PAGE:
Never make the mistake to think that your presentation starts the moment you open your mouth. It starts way, waaaaay earlier. Assuming you have your materials prepared, these are the phases I consider to be important to prepare for as well:
Pack your stuff
This is the topic of a blog topic of its own. What do you need for your presentation? Laptop? Connectors? Paper? Presenter? Specific clothes? Boarding pass? What you need differs from person to person, and from assignment to assignment. Tip: make yourself a list of default articles to pack. Go through your list every time you pack. This is a time where you often have too much on your mind, so you’re going to need the support.
Include checks in your list: do my batteries still work, does my clicker work with the software I just updated?
Prepare your trip
Make sure you know your itinerary, whether you just need to walk across the street or need to take a flight. Write it down.
I simply put this information in my agenda. The address of the venue (and of the hotel if need be), how to get there, which room I’m in, who I need to ask for. And most importantly: the phone number of my last minute contact person, in case anything goes wrong.
Enter the building
Before I get in I usually check who I need to ask for, who I will speak and who else is important. People. Names. If you have a better memory than I have you might not need this step, but I find it important to remember the people I’m there for.
Then when I meet them the first thing I want to do is setup, but the first thing I have to do is connect. Do some smalltalk, find out if anything changed, or how they planned to prepare. Get a feeling for the organization and the context you’re going to be speaking in.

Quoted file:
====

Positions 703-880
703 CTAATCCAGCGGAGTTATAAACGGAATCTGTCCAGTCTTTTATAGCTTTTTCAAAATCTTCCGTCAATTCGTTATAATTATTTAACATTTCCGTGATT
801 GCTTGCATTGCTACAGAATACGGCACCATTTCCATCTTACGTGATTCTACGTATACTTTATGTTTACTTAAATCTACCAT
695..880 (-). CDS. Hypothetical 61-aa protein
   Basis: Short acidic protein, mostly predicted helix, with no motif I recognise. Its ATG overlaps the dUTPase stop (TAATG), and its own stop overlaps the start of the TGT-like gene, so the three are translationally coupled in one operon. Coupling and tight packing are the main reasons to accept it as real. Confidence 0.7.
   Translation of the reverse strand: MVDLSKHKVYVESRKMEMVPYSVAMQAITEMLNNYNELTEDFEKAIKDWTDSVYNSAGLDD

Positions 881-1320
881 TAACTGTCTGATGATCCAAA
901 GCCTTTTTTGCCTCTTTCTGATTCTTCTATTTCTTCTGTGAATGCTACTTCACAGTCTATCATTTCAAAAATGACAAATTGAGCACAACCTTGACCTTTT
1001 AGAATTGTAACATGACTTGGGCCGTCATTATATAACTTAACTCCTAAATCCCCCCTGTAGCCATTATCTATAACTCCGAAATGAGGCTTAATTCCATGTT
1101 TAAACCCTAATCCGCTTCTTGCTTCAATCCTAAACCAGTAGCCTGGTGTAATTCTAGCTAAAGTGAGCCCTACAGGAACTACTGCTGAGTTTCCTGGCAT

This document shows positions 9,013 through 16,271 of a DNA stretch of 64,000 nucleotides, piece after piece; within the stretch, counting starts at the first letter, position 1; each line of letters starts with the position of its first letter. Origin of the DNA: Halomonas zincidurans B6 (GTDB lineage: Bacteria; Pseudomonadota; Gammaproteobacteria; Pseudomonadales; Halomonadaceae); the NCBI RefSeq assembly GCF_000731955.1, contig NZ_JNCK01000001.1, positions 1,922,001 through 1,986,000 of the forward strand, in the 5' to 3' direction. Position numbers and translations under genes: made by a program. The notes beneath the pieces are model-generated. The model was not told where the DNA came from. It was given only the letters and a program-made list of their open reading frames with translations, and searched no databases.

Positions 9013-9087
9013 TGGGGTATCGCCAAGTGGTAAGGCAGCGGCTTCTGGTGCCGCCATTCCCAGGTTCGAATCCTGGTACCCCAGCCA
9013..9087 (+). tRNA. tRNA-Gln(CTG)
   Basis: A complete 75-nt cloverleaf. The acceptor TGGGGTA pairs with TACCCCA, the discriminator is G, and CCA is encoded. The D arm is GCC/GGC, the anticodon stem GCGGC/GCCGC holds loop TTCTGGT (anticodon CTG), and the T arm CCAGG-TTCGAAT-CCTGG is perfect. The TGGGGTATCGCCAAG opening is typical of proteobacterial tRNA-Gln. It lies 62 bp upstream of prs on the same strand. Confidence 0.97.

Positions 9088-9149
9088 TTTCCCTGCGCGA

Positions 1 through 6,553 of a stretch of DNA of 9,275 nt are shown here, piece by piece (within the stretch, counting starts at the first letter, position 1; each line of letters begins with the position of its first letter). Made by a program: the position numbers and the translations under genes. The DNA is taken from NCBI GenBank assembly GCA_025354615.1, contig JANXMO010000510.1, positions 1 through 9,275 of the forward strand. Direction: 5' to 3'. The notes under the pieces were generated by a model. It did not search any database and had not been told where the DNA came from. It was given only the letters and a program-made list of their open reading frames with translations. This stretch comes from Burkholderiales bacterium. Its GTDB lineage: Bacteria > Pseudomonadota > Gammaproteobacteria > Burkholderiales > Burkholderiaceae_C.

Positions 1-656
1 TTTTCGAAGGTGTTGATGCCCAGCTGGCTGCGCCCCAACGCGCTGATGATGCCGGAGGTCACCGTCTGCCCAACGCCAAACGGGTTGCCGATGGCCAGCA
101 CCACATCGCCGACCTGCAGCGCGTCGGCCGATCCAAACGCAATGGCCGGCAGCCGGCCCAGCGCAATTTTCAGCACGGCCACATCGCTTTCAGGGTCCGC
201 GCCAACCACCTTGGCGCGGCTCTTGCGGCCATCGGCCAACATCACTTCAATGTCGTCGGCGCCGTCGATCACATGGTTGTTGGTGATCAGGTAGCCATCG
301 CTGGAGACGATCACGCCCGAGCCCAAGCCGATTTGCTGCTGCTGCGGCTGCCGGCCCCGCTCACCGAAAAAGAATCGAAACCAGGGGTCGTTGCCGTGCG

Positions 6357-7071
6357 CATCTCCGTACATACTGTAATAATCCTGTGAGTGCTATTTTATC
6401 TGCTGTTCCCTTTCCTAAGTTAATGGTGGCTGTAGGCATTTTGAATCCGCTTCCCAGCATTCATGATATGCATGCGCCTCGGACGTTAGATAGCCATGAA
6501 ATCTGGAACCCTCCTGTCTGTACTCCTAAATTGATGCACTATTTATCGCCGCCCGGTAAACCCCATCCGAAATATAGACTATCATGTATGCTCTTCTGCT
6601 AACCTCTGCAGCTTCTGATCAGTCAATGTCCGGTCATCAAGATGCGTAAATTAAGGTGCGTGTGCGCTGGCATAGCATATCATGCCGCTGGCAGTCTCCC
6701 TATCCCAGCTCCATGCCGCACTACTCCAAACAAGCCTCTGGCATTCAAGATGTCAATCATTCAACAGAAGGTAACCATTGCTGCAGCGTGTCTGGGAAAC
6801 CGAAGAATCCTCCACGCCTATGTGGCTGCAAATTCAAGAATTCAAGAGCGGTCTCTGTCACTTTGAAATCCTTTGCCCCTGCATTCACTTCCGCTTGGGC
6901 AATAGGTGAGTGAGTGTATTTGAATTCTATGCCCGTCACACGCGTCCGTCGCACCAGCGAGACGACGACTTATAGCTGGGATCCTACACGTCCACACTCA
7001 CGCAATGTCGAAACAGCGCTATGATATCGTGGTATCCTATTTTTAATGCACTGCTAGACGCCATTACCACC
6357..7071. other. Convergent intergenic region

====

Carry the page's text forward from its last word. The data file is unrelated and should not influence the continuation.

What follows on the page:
The reason why I always try to be an hour or more early is this phase. Connecting my laptop through some cable to some projector. Getting the sound to work. Checking the lights. On lucky days I’m ready within 2 minutes, on bad days this may take an hour. Even with a professional crew. It’s just mind boggling how many things can go wrong. And everytime, it is something new.
One last thing…. or two actually
There are two important things to do before you get on stage. The first is a warming up. Have you ever seen a top sporter starting their race without a proper warming up? You just can’t perform at your peak if you don’t warm up your muscles and your voice.
But the other thing might be even more important: talk with your audience in advance. Have a chat with a few people to find out what they know, what they expect, what they need. You might need to change your talk to fit their needs better.
Your stage time starts the moment the audience knows you’re the speaker. Which is usually before you get up when you’re called to the stage. Be aware of the fact that people can be watching you. They say you never get a second chance to make a first impression. You make that impression before your presentation starts, before you even get on stage. Or if they haven’t seen you up to that point, when you walk on stage.
Not when you open your mouth.
picture: Jose Antonio Alba